Open Access Opinion

Deep Breathing during Online Game Advertisements: Finding Surprising Moments of Calm, Self-Reflection during COVID-19

June E LeDrew*

Faculty of Kinesiology & Health Studies, University of Regina, Canada

Corresponding Author

Received Date: November 21, 2020;  Published Date: December 03, 2020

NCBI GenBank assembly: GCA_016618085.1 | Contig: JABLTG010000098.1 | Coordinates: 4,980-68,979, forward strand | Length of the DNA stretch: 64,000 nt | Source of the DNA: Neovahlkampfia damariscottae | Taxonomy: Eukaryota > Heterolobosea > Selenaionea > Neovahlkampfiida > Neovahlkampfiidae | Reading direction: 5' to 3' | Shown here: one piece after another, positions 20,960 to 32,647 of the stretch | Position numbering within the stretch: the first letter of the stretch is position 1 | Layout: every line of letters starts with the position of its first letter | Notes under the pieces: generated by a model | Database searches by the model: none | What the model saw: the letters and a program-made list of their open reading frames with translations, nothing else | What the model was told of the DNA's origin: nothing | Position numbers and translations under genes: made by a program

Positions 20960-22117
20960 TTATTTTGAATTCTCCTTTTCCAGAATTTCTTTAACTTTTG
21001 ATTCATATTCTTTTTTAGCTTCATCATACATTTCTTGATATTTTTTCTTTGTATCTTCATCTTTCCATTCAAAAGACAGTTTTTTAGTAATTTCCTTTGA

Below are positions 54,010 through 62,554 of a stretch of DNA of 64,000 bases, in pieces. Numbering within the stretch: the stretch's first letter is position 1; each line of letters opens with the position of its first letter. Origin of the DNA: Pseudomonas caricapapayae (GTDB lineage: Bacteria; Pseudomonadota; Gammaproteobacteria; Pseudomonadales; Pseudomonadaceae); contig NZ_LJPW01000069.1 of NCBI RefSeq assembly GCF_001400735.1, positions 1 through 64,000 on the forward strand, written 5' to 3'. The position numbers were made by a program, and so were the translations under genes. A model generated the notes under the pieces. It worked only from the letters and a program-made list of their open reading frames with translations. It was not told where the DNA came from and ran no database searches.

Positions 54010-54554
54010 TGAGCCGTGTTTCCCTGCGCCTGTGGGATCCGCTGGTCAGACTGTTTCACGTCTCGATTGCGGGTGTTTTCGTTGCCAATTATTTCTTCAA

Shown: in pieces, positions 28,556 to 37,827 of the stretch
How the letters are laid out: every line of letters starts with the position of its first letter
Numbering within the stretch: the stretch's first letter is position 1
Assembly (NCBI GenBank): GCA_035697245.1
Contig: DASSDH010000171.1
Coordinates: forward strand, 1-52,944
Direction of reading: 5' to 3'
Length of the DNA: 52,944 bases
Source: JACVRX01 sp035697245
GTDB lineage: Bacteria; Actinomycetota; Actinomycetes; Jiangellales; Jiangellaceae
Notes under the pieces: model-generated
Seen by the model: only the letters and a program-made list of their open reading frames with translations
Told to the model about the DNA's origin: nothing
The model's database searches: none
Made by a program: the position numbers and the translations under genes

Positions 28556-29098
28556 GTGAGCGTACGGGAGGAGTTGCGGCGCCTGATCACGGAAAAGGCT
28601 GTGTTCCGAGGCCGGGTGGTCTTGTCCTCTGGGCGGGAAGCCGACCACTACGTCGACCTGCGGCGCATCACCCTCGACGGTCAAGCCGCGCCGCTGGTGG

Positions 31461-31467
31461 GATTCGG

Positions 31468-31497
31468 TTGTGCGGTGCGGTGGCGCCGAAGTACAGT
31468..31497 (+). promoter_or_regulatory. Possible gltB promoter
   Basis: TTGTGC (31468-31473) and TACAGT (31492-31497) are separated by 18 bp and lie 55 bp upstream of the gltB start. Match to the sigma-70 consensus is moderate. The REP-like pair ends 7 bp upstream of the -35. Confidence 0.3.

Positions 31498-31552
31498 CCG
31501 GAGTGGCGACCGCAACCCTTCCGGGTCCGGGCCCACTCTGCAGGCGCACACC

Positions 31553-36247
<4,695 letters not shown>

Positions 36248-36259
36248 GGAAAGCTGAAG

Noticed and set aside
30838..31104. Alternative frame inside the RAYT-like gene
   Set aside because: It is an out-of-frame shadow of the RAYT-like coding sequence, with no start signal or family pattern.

The world finds itself coming to the realization that we are experiencing a time in our history when our illusion of control is being undermined by Covid-19, setting us on an unknown path. What do you do when you can’t visit your friends, go to a movie or the gym, sing at a concert or at church, or have Thanksgiving dinner with more than 3 people and when you might have to stay in your house (or room!) for 14 straight days? Well, many-almost all-of us develop symptoms of Covid-19 fatigue. The intense and prolonged stress of Covid-19 undoubtedly affects our mental well-being and physical health. We hope medical science and an effective vaccine will provide us relief from Covid-19 fatigue, but we also need to take responsibility to seek solutions that work for us individually. So, how do we deal with the reality of Covid-19 without being overwhelmed by it? One tactic, of course, is avoidance. For the November 3rd U.S. election, I found that watching the results trickle in on television over the evening, days, and then weeks generated a sort of Election Anxiety Disorder (self-diagnosed). Simply turning off the television and avoiding most social media allowed me to steer away from that mental health pit. However, knowledge is power (at least it used to be; I’m not quite so confident about that these days) and I don’t believe we can just turn away from the information on the Covid-19 pandemic and how it is affecting the world, our healthcare and frontline workers, our family and friends and ourselves. So, the question becomes, what can we do to cope with stress we can’t, for the moment, escape?

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